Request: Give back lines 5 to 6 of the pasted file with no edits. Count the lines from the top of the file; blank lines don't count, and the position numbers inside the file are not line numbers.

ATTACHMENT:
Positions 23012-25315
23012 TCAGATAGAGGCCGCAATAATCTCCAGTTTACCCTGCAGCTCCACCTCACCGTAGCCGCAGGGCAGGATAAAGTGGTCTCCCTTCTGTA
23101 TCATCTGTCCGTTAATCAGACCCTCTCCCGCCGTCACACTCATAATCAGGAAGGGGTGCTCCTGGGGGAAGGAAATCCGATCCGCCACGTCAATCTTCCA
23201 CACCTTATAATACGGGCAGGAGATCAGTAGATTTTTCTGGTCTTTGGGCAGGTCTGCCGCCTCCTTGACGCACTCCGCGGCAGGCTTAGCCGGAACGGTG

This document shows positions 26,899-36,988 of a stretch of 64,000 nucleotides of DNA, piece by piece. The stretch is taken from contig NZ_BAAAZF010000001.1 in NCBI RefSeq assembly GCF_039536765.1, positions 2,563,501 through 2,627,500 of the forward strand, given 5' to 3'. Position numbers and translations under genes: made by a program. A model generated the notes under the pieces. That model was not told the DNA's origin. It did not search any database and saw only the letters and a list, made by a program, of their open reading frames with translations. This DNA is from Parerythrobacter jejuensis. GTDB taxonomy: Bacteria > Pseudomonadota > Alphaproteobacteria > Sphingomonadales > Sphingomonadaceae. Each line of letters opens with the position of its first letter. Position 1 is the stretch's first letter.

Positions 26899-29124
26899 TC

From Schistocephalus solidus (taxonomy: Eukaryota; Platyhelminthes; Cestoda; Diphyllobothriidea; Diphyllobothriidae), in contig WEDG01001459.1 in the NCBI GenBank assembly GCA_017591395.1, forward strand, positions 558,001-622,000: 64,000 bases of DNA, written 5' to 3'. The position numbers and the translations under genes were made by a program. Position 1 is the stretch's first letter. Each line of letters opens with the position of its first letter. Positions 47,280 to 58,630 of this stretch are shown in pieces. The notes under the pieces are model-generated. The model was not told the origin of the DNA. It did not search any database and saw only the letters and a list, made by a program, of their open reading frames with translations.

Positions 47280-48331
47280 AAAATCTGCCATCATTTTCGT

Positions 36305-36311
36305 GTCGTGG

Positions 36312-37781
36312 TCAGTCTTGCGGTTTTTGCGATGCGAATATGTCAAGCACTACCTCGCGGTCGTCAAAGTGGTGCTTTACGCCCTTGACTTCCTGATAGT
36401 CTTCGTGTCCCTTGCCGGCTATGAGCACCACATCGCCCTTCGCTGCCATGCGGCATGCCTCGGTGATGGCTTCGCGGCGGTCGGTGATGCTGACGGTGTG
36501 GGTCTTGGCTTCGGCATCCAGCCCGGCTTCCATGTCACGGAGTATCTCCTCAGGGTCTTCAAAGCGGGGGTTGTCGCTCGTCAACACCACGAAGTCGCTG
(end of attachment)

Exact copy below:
This document shows positions 26,899-36,988 of a stretch of 64,000 nucleotides of DNA, piece by piece. The stretch is taken from contig NZ_BAAAZF010000001.1 in NCBI RefSeq assembly GCF_039536765.1, positions 2,563,501 through 2,627,500 of the forward strand, given 5' to 3'. Position numbers and translations under genes: made by a program. A model generated the notes under the pieces. That model was not told the DNA's origin. It did not search any database and saw only the letters and a list, made by a program, of their open reading frames with translations. This DNA is from Parerythrobacter jejuensis. GTDB taxonomy: Bacteria > Pseudomonadota > Alphaproteobacteria > Sphingomonadales > Sphingomonadaceae. Each line of letters opens with the position of its first letter. Position 1 is the stretch's first letter.

Positions 26899-29124